against the abandoned woman of his first picture the pure and
faithful wife, with her charm of holy love, as the subject of
his second picture. Why does he not counsel his scholara, aa
indeed he does elsewhere (vv. 15_19), to find in God’s holy ordi_
nance the true remedy for the pleasures of sin which the tempt_
ress offers them? Because, in the first place, he would lead them.

higher, and commend to them a yet worthier object of supreme
affection, an object which at once includea and surpasses all
pure and lawful objects of human devotion. . . . And then also
because through the Spirit of God which was his in him, the
ideal of comprehensive Wisdom which his mind formed took
personal shape, and stood before him as the embodiment of all
human virtue and perfection, a prophecy and a promise, such
as had been vouchsafed to the bodily senses of others, a „pre_
luding of the Incarnation”.
In chapter 8 we hear wisdom calling on top of the high places, at the crossroads and at the entrances of the city (1_3) ;
she calls men, simple, and foolish, as well as the wise (4_5) ; her claim as to plainness of speech is that her sayings are excellent, righteous, and plain to him that understands (6_9); the treasures which she offers are instruction and knowledge which are more valuable than silver, gold, or rubies (10_11); what wisdom is and what she gives is found in verses 12_21; her august claims are that she was in the beginning with Jehovah and was his great delight (22_31); her consequent appeal, then, was to heed her call, be wise and live (32_36).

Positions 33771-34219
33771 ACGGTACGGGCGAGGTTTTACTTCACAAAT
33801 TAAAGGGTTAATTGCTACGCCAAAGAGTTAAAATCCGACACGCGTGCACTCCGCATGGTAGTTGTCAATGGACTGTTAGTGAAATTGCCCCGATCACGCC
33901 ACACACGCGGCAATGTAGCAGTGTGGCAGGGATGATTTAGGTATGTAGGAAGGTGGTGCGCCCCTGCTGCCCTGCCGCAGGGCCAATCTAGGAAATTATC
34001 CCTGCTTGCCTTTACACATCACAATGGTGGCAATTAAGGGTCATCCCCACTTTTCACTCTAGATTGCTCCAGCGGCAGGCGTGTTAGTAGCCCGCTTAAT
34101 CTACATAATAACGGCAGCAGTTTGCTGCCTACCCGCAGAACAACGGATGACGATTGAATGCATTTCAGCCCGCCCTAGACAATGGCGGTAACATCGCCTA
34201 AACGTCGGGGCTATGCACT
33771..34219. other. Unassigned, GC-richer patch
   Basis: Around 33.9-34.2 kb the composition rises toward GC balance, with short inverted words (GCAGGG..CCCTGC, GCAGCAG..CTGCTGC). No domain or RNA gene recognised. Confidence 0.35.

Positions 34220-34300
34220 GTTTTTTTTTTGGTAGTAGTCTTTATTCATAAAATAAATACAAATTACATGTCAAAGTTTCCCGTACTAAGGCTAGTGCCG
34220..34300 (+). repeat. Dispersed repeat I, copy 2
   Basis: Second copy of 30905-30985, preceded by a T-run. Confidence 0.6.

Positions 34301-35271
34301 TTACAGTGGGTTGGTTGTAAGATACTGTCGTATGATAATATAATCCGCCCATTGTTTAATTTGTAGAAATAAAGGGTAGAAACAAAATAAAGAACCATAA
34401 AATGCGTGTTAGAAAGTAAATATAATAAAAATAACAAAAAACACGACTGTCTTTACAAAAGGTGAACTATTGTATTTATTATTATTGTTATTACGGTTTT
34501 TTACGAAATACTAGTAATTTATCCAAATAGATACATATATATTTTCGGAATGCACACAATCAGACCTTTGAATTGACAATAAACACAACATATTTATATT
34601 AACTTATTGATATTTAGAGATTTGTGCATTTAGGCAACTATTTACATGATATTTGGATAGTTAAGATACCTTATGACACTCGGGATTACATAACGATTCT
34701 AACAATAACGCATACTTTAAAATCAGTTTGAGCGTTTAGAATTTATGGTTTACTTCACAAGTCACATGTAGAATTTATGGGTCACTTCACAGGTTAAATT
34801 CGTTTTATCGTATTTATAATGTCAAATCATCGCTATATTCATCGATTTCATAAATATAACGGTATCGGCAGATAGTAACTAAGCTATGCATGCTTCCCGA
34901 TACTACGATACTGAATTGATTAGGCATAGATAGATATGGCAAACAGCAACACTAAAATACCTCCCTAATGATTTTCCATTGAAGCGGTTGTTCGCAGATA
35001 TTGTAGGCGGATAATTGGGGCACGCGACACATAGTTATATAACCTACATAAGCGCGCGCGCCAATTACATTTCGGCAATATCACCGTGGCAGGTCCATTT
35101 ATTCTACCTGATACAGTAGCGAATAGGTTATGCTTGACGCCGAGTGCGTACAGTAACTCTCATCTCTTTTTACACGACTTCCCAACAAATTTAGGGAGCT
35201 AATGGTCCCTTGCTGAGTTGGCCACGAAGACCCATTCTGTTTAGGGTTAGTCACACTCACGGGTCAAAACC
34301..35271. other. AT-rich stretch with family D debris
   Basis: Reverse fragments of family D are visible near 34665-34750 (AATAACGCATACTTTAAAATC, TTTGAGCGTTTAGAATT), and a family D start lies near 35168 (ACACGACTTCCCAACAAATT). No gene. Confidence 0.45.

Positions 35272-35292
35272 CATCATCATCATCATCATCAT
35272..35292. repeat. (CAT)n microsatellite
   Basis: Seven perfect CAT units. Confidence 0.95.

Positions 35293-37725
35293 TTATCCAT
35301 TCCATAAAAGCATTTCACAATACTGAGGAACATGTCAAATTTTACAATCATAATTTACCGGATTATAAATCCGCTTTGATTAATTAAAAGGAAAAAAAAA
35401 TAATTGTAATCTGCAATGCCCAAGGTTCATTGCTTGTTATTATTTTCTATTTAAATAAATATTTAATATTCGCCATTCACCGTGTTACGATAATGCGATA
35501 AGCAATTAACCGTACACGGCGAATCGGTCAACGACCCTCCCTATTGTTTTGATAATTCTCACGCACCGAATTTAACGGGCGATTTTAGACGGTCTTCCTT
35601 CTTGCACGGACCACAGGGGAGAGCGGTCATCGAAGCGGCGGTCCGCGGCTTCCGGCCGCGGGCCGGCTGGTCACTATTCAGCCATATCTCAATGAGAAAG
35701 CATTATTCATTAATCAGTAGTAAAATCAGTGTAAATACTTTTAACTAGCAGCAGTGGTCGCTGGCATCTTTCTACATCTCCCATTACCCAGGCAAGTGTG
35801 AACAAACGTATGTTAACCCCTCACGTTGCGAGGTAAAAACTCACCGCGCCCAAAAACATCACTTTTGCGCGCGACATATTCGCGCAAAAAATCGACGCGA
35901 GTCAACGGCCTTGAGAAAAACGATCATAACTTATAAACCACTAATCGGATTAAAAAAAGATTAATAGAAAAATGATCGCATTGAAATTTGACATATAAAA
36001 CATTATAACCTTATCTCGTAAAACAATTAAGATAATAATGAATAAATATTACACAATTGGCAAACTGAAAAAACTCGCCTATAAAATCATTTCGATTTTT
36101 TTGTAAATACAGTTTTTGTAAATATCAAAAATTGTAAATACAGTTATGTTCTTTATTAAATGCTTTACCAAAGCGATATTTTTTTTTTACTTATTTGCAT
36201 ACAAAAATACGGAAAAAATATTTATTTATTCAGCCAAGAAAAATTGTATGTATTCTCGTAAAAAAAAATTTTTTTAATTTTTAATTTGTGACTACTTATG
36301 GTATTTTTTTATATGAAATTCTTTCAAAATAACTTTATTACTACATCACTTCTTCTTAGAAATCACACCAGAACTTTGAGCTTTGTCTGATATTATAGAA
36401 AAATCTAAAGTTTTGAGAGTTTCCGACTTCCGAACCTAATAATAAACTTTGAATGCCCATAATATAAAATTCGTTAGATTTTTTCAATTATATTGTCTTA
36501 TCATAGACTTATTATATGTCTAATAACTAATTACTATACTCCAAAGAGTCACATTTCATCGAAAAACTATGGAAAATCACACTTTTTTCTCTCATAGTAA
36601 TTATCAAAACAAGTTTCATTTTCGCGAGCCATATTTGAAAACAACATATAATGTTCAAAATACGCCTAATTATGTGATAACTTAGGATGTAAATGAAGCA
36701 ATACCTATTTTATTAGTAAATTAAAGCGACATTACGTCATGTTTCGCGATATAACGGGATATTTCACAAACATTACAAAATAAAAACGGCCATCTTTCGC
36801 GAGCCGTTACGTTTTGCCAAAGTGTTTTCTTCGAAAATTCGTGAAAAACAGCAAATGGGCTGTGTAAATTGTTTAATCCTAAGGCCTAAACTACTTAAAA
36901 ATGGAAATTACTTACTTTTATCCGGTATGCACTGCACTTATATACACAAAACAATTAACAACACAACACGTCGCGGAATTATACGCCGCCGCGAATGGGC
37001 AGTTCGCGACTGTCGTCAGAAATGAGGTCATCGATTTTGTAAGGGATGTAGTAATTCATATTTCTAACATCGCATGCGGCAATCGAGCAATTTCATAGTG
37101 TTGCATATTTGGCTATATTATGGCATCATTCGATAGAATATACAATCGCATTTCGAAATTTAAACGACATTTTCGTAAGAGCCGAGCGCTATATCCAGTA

Chapter 9, with which the Introduction to the book of Prov_
erbs concludes, consists of two parts, in which wisdom person-ified (w. 1_12) and folly (vv. 13_18) represented by a vicious woman are set once more in vivid contrast to each other, con-tending for the adherence of the children of men. Each has her house to receive them (w. 1, 14), each her feast spread for them (w. 2, 17), each her invitation, couched, in part, at least, in identical terms (w. 4, 16), which she utters forth in the high places of the city (vv. 3, 14). The balance and symmetry of these two parts are not, however, artistically preserved. Moral earnestness overpowers literary skill. The picture of wisdom (w. 1_5) is followed by her prolonged address (vv. 7_12), for which the companion picture (w. 13_17) has to wait, the section being closed by a single note of warning from the teacher himself (v. 18).